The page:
What are some examples of paradox in 1984?
George Orwell’s futuristic novel 1984 details the Party’s efforts to completely remake its citizens by destroying their ambitions and emotional attachments and replacing them with the Party’s goals. The main character, Winston Smith, realizes that the Party is destroying his individuality and tries, unsuccessfully, to rebel.
Orwell mentions a place called the “Ministry of Love” several times in the book before the reader ever actually sees what goes on there. Citizens suspect that it is a place where non-compliant citizens are taken for torture and interrogation for the purpose of punishment and information retrieval. They are correct about the torture and interrogation, but not about the reason for it.
A paradox is something that appears to contradict reason or expectation. The paradox here lies in the name “Ministry of Love.” Such a name implies that it should be a place that creates or administers love in some way, not a place that uses pain and humiliation to remake citizens. During Winston’s interrogation and brainwashing process, O’Brien reveals the true mission of the Ministry of Love:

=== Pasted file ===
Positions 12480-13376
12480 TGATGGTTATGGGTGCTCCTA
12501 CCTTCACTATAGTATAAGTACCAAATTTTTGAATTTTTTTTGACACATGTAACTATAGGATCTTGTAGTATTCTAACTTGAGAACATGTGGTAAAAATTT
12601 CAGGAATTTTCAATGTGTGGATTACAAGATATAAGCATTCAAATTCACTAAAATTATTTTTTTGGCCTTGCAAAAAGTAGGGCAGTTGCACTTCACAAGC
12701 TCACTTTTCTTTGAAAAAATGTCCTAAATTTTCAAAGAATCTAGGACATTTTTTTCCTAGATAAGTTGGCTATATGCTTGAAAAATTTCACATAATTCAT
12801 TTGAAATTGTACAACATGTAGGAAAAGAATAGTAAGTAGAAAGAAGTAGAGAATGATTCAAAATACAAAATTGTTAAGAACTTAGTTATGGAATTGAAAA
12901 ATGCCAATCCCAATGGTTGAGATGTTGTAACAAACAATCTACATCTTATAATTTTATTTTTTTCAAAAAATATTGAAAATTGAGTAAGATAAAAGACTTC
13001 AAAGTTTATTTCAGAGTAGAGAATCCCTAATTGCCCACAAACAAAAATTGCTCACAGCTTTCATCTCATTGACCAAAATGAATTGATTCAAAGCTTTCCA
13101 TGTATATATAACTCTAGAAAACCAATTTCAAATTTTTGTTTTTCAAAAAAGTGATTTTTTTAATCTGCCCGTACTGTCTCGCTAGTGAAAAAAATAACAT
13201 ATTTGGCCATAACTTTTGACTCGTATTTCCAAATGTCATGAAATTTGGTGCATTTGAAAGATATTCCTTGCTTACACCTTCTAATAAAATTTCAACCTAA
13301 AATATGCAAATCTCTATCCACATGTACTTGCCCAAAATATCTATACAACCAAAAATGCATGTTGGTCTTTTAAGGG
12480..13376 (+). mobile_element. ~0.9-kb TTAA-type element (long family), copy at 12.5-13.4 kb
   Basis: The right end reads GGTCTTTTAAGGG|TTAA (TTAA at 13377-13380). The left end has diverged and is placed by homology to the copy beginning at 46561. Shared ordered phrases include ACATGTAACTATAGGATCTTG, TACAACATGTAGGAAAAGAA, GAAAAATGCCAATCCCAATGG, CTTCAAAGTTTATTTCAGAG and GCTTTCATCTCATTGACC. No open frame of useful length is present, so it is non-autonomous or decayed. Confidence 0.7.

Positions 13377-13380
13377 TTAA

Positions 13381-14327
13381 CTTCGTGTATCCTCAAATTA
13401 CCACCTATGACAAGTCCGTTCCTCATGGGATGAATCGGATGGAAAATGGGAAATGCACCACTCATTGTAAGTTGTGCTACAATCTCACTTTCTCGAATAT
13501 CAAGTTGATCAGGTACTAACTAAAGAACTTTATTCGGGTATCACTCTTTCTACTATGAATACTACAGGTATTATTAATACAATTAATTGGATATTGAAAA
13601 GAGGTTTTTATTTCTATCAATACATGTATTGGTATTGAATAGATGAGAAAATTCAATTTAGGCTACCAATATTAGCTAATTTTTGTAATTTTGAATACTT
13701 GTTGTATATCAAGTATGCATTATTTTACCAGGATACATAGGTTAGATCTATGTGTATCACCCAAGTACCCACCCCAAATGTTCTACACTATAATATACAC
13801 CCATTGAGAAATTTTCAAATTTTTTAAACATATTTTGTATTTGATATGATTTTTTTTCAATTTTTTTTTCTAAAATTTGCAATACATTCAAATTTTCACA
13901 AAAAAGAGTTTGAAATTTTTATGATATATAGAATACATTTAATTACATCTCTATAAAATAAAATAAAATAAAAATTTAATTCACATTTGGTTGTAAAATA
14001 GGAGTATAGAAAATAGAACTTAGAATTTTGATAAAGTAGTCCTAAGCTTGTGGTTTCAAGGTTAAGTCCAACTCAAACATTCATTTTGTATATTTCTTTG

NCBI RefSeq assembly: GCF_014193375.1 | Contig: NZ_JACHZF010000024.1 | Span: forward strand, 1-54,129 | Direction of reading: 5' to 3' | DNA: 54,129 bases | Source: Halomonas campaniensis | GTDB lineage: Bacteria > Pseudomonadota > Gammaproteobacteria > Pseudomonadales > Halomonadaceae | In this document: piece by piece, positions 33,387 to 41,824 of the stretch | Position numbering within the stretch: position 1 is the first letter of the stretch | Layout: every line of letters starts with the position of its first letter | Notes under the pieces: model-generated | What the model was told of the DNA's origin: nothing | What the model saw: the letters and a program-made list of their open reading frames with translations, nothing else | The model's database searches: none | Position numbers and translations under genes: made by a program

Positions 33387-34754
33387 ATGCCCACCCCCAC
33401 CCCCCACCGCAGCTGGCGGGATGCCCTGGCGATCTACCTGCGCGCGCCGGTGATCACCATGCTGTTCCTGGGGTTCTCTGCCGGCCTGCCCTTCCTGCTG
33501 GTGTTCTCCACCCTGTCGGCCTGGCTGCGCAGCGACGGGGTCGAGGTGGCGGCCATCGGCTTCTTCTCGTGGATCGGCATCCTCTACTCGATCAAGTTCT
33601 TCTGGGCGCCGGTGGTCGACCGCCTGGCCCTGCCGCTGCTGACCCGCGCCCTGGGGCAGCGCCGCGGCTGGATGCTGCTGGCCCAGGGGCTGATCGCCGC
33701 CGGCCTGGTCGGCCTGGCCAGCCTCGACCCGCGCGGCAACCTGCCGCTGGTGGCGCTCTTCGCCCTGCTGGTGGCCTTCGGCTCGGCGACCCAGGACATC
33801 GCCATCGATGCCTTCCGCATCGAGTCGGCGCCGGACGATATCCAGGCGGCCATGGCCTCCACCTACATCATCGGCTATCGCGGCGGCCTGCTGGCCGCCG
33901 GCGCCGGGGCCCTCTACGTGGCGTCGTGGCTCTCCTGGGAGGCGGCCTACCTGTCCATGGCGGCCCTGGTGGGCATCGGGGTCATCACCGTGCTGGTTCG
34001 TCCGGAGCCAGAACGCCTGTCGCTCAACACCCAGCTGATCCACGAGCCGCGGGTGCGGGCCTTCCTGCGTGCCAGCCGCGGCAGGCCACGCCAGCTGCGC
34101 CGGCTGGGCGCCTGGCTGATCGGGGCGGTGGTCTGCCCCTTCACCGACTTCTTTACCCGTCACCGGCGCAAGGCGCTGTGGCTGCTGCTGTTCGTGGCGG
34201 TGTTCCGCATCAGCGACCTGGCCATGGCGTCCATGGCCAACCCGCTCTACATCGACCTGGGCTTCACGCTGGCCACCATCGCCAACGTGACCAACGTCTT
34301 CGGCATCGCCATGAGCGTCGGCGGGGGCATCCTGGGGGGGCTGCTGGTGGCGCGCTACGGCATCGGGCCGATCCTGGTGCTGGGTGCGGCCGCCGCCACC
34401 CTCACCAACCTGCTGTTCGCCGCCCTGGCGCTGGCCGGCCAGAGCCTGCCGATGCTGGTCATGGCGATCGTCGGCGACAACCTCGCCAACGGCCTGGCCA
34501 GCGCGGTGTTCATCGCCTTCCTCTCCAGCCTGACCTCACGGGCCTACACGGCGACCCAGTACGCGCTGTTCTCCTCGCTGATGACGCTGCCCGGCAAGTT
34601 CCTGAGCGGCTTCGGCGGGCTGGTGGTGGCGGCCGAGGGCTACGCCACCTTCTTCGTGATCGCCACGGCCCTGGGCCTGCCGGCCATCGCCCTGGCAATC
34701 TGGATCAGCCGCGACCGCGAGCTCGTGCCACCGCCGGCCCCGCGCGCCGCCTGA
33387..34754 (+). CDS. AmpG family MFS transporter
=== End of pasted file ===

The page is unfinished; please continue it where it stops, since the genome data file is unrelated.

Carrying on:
By the time we had finished with them they were only the shells of men. There was nothing left in them except the sorrow for what they had done, and love of Big Brother.
Their goal is a bit of a paradox itself. To create this love of Big Brother, they must also eliminate love for anything else, so the Party goes to great pains to keep its people from forming loving relationships by stoking suspicion of others and blind adherence to Party goals.
In an essay entitled “Politics and the English Language,” Orwell says much about the way the society of 1984 uses language. In that essay he also argues that our society now, as his then, has used it so loosely, not adhering to the true meaning of words but using them instead for political purposes or other purposes of persuasion, such as advertising. Because language is used to persuade and then eventually to lie, argues Orwell, it has become “decadent,” and the extreme form of this can be seen in the paradoxes the other respondent has provided. To help you understand these, you might consider some of the ways that language is used in our own political arena, such as when we are told “we must go to war to make peace.” The link below will lead you to Orwell’s essay. You might also look at some of the criticism eNotes provides on Orwell to answer your interesting question.